Atmospheric deposition of pollutants onto aquatic ecosystems is particularly relevant for semi-arid zones, like the Middle East countries, including Israel and the neighboring states. The proposed two day workshop would bring together internationally recognized experts in the field of atmospheric deposition of pollutants on aquatic ecosystems with scientists of the Middle East and with members of IUPAC DCE (VI.) and other interested bodies.
Atmospheric contamination has been shown to be a major source of pollutants including the harmful heavy metals, like lead and cadmium, in coastal seas. Fresh water lakes and water reservoirs might be even more threatened by pollutants of atmospheric origin. Components that are of particular concern are nitrogen compounds which may cause eutrophication, resulting in anoxia and nitrification of drinking water, mercury and other heavy metals, chlorinated compounds and other persistent organic pollutants, polycyclic organic matter, etc. In the USA, hundreds of lakes and streams could no longer sustain life, while the threat to forests and watersheds in many parts of the world is growing. In Israel, e.g., the fresh water Sea of Galilee, which supplies 30-40% of the water demand and whose quality was very stable for many years, is now showing a very unstable quality which may also be due to atmospheric emission and deposition. At the eastern coast of the Mediterranean Sea, wet deposition originating from marine aerosols, maritime di-methyl sulphide gas, anthropogenic emissions from local sources and transport from Europe are compounded by the scavenging of alkaline Saharan desert dust, having a magnified effect on the cloud physics and chemistry and subsequently on the deposition onto terrestrial and aquatic ecosystems.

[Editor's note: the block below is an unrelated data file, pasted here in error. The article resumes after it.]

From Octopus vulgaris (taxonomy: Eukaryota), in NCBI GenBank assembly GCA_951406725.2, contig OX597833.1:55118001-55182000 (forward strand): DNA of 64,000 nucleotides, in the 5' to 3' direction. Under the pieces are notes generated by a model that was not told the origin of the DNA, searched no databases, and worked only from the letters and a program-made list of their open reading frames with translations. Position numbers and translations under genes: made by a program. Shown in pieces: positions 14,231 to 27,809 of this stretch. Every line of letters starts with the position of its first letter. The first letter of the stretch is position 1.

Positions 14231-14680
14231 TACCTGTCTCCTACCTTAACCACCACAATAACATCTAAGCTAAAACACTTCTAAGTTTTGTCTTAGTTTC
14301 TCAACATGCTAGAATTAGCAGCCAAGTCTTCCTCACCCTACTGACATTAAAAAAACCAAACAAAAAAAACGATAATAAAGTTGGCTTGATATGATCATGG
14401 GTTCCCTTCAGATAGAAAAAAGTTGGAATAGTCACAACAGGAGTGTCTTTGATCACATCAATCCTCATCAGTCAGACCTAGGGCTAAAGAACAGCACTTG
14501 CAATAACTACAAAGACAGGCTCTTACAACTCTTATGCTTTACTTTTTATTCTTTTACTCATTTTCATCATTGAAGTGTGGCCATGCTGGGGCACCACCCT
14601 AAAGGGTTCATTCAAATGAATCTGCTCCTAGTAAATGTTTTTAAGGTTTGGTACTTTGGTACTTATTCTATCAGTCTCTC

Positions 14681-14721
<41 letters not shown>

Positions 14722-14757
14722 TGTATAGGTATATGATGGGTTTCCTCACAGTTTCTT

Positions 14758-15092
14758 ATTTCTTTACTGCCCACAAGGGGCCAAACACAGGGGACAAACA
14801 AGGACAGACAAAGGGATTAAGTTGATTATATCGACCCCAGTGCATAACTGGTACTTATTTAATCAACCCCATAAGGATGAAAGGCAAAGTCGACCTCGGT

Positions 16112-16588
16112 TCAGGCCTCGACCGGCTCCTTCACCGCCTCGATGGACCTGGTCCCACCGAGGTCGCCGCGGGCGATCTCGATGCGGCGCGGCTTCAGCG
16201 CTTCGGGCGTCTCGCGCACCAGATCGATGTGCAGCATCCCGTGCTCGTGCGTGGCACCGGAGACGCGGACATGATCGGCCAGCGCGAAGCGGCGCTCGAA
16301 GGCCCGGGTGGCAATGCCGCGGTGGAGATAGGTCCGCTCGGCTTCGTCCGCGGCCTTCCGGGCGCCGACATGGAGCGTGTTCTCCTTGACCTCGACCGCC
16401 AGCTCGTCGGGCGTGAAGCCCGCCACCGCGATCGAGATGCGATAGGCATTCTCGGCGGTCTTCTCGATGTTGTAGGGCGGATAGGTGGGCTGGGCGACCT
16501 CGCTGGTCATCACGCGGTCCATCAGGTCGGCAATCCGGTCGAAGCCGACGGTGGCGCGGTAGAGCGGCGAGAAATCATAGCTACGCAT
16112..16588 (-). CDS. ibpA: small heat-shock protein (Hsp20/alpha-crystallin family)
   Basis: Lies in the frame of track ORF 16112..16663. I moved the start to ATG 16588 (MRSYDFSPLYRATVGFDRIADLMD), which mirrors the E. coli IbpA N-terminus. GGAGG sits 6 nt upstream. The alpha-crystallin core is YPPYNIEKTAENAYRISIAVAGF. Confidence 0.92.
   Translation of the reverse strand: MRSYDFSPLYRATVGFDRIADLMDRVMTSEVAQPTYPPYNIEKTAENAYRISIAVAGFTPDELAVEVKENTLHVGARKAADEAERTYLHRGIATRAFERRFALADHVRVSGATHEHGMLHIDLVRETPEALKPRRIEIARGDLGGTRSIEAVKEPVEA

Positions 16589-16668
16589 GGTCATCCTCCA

> See Workshop announcement: ChemInt.22(1), 2000, including second circular
> WorkshopReport – 7 July 2000 ; published in Chem.Int. 22(6), 2000
> Proceedings– edited by R. Van Grieken and Y. Shevah, published by UniversiteitAntwerpen, Belgium, 2002